By Henning Mankell
Forget the Congo. Never mind Somalia, Rwanda or Colombia. Safe havens, all of them, compared to the world's most dangerous country. If the novels of Henning Mankell serve as any indication, the country in which you are most likely to be murdered in cold blood is undoubtedly Sweden. And it's not run-of-the-mill sort of violence one needs to fear while traveling the Great White Nørd but rather the grisly variety. The sorts of crimes that require a full forensic team to identify the remains. The sort of crimes that have remains rather than simply bodies. Mexico City is as secure as a bank compared to Stockholm, Malmo and Ystad.
Henning Mankell's Kurt Wallander Series serves as a reminder to anyone thinking of traveling or (worse!) relocating to Scandinavia: Think twice, O weary traveler for thou goest forth into the realm of Scandinavian Crime fiction, the most specific pop culture genre after Spaghetti Westerns, Lucha Libre and German Scheiße videos.
Firewall is the eighth book in the Kurt Wallander Series but it is only the second (after Faceless Killers, the first in the series) that I have read personally. Firewall begins with the seemingly senseless and disturbingly violent (of course) murder of a taxi driver by two teenage girls. Another man dies a natural death on the other side of town. But slowly Wallander and the Ystad Police Department begin to piece together a cyber-conspiracy that combines the two cases and expands its reach intercontinentally. Along the way there are any number of grisly and disturbing murders (just in case the original murder wasn't gristly and disturbing enough). And to think there are seven novels preceding Firewall (and that doesn't even account for the uncountably number of murders that occur in the novels of Stieg Larsson and Jo Nesbo). Given the population density compared with the total number of violent murders, well... Scandinavia is a dangerous place.
I was a bit concerned about jumping to book eight in the series. I worried that i was breaking the continuity of the narrative, and there were some unavoidable spoilers along the way, but I was surprised how well Henning was able to contain the story within the confines of Firewall without divulging the previous stories. I like that can always go back and read any of the books I skipped knowing that I haven't the faintest idea what will happen.
However, the jump was a little awkward in that it was a little like watching the original Rocky and then skipping to Rocky V without watching the slow degeneration of the series along the way. While I don't think the Wallander Series suffered the sort of fall Rocky suffered along the way, there did seem to be a degree of implausibility to the plot in Firewall that didn't exist in Faceless Killers. I wonder whether Mankell spent seven books upping the ante to the point where Firewall's narrative wouldn't have seemed so outlandish to someone who had read the entire series up to that point.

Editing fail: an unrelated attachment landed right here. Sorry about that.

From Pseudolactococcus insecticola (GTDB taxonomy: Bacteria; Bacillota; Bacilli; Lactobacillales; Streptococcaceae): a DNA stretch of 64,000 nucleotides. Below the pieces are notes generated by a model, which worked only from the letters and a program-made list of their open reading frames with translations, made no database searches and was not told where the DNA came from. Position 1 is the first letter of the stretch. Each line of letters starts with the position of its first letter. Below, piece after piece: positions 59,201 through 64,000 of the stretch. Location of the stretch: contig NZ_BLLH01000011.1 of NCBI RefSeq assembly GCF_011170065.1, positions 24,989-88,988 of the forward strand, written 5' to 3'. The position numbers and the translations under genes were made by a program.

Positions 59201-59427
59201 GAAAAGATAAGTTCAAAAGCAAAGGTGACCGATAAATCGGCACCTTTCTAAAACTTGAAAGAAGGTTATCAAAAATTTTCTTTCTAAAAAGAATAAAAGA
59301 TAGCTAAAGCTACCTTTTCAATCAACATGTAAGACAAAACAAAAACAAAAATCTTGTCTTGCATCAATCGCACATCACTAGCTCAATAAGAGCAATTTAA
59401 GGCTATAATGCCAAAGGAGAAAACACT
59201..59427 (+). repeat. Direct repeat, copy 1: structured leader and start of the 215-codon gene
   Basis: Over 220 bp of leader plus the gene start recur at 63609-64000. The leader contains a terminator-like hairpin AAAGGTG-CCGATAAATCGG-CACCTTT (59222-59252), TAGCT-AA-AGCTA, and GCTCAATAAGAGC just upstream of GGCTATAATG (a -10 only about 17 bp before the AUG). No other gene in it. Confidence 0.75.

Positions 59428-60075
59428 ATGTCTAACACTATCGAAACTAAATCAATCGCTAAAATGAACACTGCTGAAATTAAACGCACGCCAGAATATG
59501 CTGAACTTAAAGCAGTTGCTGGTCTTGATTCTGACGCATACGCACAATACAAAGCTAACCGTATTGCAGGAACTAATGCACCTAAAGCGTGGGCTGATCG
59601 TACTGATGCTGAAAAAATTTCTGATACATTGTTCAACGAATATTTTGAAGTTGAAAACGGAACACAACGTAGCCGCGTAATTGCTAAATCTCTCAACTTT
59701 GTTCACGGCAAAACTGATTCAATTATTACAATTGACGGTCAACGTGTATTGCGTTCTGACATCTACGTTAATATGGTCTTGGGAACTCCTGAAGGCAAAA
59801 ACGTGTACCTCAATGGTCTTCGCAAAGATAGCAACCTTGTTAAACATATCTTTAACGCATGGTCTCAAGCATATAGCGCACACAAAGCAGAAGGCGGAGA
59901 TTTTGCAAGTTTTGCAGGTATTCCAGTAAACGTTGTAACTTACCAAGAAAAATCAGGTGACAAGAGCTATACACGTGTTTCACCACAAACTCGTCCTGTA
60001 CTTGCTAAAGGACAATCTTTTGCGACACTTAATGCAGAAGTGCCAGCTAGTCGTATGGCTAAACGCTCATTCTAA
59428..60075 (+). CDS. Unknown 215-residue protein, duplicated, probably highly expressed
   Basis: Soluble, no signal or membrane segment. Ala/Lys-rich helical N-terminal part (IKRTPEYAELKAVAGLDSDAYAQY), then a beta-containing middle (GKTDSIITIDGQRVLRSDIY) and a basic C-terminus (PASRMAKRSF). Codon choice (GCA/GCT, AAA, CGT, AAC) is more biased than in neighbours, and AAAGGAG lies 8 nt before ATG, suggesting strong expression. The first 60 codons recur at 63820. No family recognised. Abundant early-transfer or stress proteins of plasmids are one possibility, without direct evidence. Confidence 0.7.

Furthermore, Firewall is not the sort of novel that could have aged well. Books that rely heavily on technology never do. It was published in 2002 and Mankell spends a lot of time explaining terms, such as "firewall", "server" and "code," that most of us understand, at least in principal, nowadays. Even if you aren't computer savvy, a reader in 2013 doesn't need a half page explanation about how banking transactions can be performed over the Internet. Naturally, Mankell could not have foreseen a world in which this would be common knowledge and nit-picking over a few dated references shouldn't dissuade anyone from reading this novel. But forewarned is forearmed.
But where the storytelling lapses into the realm of the dated or the implausible, the actual writing remains consistent to what a fan of Scandinavian Crime Fiction should expect. Ebba Segerberg's translation is hauntingly austere and completely lacking in idioms giving the novel a cold, stainless steel tone. As with Faceless Killers, Firewall reads like a veritable policing manual on how to (and sometimes how not to) run an investigation. Readers will enjoy the almost belabored way in which Mankell presents the facts of a case, dissects them and divides them, rethinks them and rehashes them and then does it again every time a new piece of information becomes available to the investigating team.
The constant reinterpretation of the facts is not only helpful to the reader but also in accordance to what a detective would do throughout an investigation. For all Firewall's implausibility, Mankell remains loyal to the spirit of policing in that he has written a consummate police force, but one that suffers from the same politics as real life forces. A police force that often stumbles and bumbles under pressure. A police force that is often understaffed and unappreciated. A police force that is populated by real people with real problems and real lives.
One might say that Mankell has written a wonderful novel about a typical police force, but this is the Scandinavia of the literary world. Mankell's typical police force is destined to clean up the world's most atypical crimes. And while Stockholm may weep, readers should rejoice.
But it's no wonder Wallander is consistently threatening to retire.